Sarah Blaskovich, GuideLive, firstname.lastname@example.org
Tell any barbecue enthusiast you’ve spent two days at Camp Brisket at Texas A&M University, and the reaction will be unanimous: Take me with you next time. If only it were so easy.The $495 class last month sold out online via Foodways Texas in 10 seconds. The yearly event has gotten so popular since it started in 2013 that folks from nearly every corner of the U.S. – Seattle, Atlanta, Los Angeles and Buffalo, N.Y., and many points in between – traveled to College Station to hear Texas’ most notable barbecue experts share secrets.
Camp Brisket won’t get any larger or more frequent, either. Classes in an aging Texas A&M room max out at about 60 people each year, ensuring the high-priced boot camp feels like an exclusive two days spent tasting and talking about Texas barbecue’s most famous cut: brisket.
“If we had chicken fried steak camp, no one would come,” jokes Jeff Savell, a professor who specializes in meat science at A&M.
Yes, brisket is the reason Central Texas barbecue has become a worldwide curiosity, with restaurants opening as far away as Melbourne, Australia, emulating the Lone Star State style.
Camp Brisket, then, is barbecue church camp.
Down in the pulpit were panelists Wayne Mueller, owner of Louie Mueller Barbecue in Taylor; Bryan Bracewell, owner of the 134-year-old Southside Market & Barbeque in Elgin; Russell Roegels, owner of the new Roegels Barbecue Co. in Houston; Daniel Vaughn, barbecue editor of Texas Monthly; a team of meat scientists at Texas A&M; and the biggest celebrity of them all, Aaron Franklin, owner of Franklin Barbecue in Austin and one of the world’s most revered brisket experts.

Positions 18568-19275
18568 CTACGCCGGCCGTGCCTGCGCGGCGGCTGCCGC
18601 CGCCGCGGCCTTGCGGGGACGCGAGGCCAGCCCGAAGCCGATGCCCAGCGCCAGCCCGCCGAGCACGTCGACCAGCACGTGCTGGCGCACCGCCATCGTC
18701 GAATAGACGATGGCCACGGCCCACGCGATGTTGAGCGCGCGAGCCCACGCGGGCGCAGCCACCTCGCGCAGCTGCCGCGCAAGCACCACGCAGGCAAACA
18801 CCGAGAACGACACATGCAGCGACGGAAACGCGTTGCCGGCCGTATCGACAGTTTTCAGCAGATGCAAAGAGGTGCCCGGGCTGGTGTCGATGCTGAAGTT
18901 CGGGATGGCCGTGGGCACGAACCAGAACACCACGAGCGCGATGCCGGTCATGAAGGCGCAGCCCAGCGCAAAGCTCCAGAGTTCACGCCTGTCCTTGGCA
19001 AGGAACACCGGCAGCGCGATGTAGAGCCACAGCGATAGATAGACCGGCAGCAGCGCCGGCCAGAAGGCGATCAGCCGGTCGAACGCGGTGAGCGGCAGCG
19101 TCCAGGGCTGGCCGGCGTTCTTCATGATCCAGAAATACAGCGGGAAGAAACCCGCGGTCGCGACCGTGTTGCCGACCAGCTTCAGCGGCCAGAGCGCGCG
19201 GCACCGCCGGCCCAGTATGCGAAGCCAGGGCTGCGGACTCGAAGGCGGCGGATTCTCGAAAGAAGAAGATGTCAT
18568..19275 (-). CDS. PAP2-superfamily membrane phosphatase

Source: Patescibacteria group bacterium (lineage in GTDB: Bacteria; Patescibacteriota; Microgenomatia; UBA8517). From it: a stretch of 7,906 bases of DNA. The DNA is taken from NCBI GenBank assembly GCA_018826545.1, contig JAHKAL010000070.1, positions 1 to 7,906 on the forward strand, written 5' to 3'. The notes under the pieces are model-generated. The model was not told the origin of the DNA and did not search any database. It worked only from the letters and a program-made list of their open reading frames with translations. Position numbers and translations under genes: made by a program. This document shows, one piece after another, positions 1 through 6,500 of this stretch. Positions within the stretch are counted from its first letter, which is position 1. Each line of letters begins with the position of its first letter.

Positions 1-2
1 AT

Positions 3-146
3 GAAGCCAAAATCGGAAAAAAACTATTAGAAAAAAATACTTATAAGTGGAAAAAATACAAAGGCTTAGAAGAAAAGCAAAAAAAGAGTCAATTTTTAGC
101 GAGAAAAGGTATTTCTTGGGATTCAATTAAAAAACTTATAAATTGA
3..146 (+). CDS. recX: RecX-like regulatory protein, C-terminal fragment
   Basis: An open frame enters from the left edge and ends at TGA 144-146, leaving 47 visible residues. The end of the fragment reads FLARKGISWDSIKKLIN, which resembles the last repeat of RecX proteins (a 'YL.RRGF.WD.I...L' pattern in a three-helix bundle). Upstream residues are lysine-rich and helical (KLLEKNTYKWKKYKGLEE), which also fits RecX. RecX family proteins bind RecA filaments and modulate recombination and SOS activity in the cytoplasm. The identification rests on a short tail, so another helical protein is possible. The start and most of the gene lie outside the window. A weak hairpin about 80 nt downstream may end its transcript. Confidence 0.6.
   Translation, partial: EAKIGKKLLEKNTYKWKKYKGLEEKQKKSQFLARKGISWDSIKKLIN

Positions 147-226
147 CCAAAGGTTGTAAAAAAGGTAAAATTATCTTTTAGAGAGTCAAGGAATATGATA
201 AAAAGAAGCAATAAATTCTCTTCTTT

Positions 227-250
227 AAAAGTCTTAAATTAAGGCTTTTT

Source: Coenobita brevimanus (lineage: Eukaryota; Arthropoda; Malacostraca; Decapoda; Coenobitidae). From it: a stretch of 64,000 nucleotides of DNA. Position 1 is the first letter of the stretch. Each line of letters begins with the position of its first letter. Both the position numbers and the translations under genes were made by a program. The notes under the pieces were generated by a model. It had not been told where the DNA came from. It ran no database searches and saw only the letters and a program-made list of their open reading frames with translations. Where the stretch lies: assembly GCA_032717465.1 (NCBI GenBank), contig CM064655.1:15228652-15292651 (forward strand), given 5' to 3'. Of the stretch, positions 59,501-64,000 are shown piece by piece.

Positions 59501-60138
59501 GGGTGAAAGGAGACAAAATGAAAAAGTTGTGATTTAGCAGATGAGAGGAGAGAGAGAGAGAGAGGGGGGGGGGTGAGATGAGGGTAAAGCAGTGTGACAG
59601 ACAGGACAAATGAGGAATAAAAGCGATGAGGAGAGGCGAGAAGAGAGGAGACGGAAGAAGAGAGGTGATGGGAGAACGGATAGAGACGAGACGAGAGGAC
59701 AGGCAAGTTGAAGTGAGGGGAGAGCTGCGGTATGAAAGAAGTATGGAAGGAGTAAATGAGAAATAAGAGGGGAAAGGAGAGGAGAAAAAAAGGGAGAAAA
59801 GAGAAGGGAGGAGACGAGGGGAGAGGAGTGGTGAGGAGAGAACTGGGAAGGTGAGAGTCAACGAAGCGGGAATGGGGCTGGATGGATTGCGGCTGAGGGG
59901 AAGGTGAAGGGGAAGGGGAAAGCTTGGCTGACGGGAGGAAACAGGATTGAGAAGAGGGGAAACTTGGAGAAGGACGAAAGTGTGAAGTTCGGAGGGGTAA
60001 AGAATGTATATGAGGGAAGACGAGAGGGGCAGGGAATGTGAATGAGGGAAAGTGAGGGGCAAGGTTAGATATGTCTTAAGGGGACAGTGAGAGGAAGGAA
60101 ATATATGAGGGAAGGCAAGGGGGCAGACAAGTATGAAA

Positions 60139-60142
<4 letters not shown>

“Here comes barbecue Jesus,” someone whispered as Franklin walked in during the first session of Camp Brisket.
And the revival had begun.
Cornering the barbecue obsession
Eager students at Camp Brisket were required to introduce themselves – to explain themselves, maybe – when the first class kicked off. One man said he was there “to justify the massive expenditures of barbecue equipment.”
He makes a good point: The steep $500 admission fee to Camp Brisket is nothing compared with the thousands of dollars that can be spent on a smoker, then on each $100 brisket, some of which might endure 15 hours of low, slow smoking only to turn out mediocre and land in the trash. (No telling how much Domino’s and Pizza Hut have made after failed barbecue attempts.)
Most had ambitions of opening a barbecue joint when they retire, or when the oil and gas industry finally tanks, or when their wives would let them quit their day jobs. Each shamelessly loved barbecue and desperately wanted pitmaster secrets.
“It’s pretty interesting to ponder why we do this to ourselves,” said Robb Walsh, a Texas food writer and speaker at Camp Brisket.
Smoking brisket is an art and a science that’s nearly impossible to perfect. It involves stoking a fire in a smoker located outdoors, then keeping the temperature consistent for more than half a day while the fatty piece of meat inside cooks slowly and develops a peppery bark and smoke flavor.
No wonder barbecue enthusiasts develop such a relationship with their smokers.
“You pray to it. You drink beer with it,” said Kevin Kolman of Weber. And you sit out there – for a long time.